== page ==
It was another ceremony of young presenters you’ve never heard of all showing their deer-in-the-headlights inexperience with public speaking, making you wonder just how many takes directors had to slog through this year to get anything out of them worth putting onscreen.  (More polished presenters next year like Zoe Saldana, Dwayne Johnson, and Eddie Murphy, please).  When was the last good year of Oscars anyway?  2013.  Contrast this year’s films with the films of 2012 and the corresponding winners at the 2013 Oscars ceremony (Argo, Brave, Skyfall, Django Unchained, Les Miserables all took home at least one statue) and this year seemed pretty shabby by comparison.

Feast poster 2015 Disney

But all is not lost.  Take a look at the winner for Best Animated Short Film, Feast.  It’s from Disney, which can be good or bad, but this time their short film harkened back to some of the best of the classic cartoons produced by the studio.  It’s a love triangle about a little dog, his love of food, and his owner.  It’s full of solid artistry, great animation, humor, action, and best of all–heart.  And you can (and should) watch it now via Amazon Prime or the link below, after the break, via YouTube (a deal at only $1.99).

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PKD cover art

Have you ever tried to track down a specific edition of your favorite book, or wanted to remember a great cover from a book you no longer have?  If you’re a fan of the works of Philip K. Dick, you now again may be able to find any classic cover image from his short story compilations and novels.  That’s when a great online archive of hundreds of covers of Philip K. Dick artwork vanished from the Internet, presumably through the cancellation of the web domain kept by the archivist.

Several Philip K. Dick fans on message boards have searched for the old links and website, and why it is gone, to no avail.  We thought it was a shame that this scholarly information was not readily accessible.  Thanks to the Internet’s Wayback Machine (that’s Wayback, not WABAC, Mr. Peabody fans) and a heads-up from borg.com writer Jason McClain, we were able to not only capture the links to each photo preserved in the Wayback Machine, but also clean up lost references that were not visible to viewers on the old website or via the Wayback Machine.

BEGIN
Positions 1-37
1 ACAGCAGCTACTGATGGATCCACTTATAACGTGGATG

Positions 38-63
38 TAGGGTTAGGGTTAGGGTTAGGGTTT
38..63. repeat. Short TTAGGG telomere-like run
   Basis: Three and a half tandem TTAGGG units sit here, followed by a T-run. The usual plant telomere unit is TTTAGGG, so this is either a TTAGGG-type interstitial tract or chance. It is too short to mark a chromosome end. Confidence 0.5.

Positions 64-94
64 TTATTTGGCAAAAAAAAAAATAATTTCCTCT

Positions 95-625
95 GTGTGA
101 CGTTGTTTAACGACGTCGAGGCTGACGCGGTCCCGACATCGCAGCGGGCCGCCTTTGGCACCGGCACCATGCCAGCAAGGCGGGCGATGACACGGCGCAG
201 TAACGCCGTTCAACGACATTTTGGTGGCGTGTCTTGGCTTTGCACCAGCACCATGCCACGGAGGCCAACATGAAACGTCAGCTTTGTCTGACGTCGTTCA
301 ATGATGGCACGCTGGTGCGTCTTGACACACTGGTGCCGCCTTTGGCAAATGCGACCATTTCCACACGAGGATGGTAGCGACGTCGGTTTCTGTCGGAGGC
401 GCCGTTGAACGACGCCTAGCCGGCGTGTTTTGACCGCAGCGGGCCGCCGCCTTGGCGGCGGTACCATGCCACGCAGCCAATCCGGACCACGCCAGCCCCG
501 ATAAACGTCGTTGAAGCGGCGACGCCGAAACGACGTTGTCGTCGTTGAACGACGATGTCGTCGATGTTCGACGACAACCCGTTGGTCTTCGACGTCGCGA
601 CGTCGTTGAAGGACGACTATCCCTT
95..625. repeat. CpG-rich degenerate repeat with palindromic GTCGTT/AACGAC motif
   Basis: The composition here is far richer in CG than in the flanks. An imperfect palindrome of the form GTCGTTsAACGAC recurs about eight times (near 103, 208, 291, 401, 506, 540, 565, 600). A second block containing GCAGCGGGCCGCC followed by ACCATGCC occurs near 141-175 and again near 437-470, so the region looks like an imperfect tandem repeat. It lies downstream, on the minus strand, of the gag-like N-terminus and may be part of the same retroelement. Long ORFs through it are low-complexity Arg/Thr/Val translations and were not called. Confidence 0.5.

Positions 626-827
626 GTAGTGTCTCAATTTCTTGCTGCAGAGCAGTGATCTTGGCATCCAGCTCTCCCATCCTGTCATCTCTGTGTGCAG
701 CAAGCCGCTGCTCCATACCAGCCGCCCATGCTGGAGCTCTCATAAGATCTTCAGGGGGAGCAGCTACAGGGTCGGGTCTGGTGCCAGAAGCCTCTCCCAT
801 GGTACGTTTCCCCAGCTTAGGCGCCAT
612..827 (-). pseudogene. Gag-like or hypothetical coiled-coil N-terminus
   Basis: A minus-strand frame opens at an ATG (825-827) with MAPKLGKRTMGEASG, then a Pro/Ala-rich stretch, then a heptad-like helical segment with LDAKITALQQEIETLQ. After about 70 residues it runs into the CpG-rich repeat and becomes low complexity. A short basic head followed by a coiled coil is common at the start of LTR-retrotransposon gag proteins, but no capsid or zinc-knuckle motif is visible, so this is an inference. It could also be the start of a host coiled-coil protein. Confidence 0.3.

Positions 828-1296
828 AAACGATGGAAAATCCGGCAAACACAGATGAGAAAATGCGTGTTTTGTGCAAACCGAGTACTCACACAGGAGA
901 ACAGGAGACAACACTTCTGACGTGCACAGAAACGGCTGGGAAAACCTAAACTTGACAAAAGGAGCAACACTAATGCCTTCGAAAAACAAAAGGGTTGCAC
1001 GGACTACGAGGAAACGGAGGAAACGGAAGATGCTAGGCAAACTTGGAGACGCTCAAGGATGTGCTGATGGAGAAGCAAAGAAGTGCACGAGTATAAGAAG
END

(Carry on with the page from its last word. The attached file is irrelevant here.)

So after the break, here it is, for your research or art-admiring pleasure, an archive of links to hundreds of U.S. and international images of the covers of the books of Philip K. Dick, searchable by title and country.  If you notice any broken links, please let us know in the comments and we’ll try to update them here (but obviously not on the source site).  And if you find any of the handful of missing images noted below, let us know as well.  The original archive has not been updated in two to five years (at least), so more recent covers are not included below.  And one more note: If the Wayback Machine is under maintenance these links will not work.

Happy viewing!

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Mulligan and friend in Far from the Madding Crowd

If you haven’t yet seen Carey Mulligan as Sally Sparrow in the David Tennant era Doctor Who episode “Blink,” then you haven’t seen one of the top episodes of television from any genre.  We placed it in our Best of the Best category here at borg.com back in 2012.  Mulligan went on to star in another critically acclaimed genre film, Never Let Me Go, where she played one of several clones created solely to serve as a supply of replacement organs should the original person ever need them.  It’s a must see if you’re a fan of Gattaca or The Handmaid’s Tale.  She’s also starred in Inside Llewyn Davis with Star Wars Episode VII star Oscar Isaac, and was nominated for an Academy Award for her performance in An Education.

Mulligan has taken on plenty of historical costume drama films, and adaptations of classic novels in particular, including Jane Austen’s Northanger Abbey, Charles Dickens’ Bleak House, and F. Scott Fitzgerald’s The Great Gatsby.  This year Mulligan adds Thomas Hardy to her repertoire with the big-screen adaptation of his 1874 novel Far from the Madding Crowd.

far-from-the-madding-crowd

Check out this first trailer for Far from the Madding Crowd, after the break:

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Mia Crimson Peak

Victorian gothic romance directed by Guillermo del Toro with ghosts?  Yes, please.

But unlike previous Gothic haunts like Rebecca, Jane Eyre, Watcher in the Woods, The Others, or Wolfman, genre favorite director del Toro is amping up the gore and violence in Crimson Peak, his latest and–reportedly–the greatest of his trademark visually spectacular fantasies so far.

And it adds another movie to that sub-genre of horror we keep talking about featuring creepy little girls.

Chastain Crimson Peak

Not for the faint of heart, check out this trailer for Crimson Peak, after the break: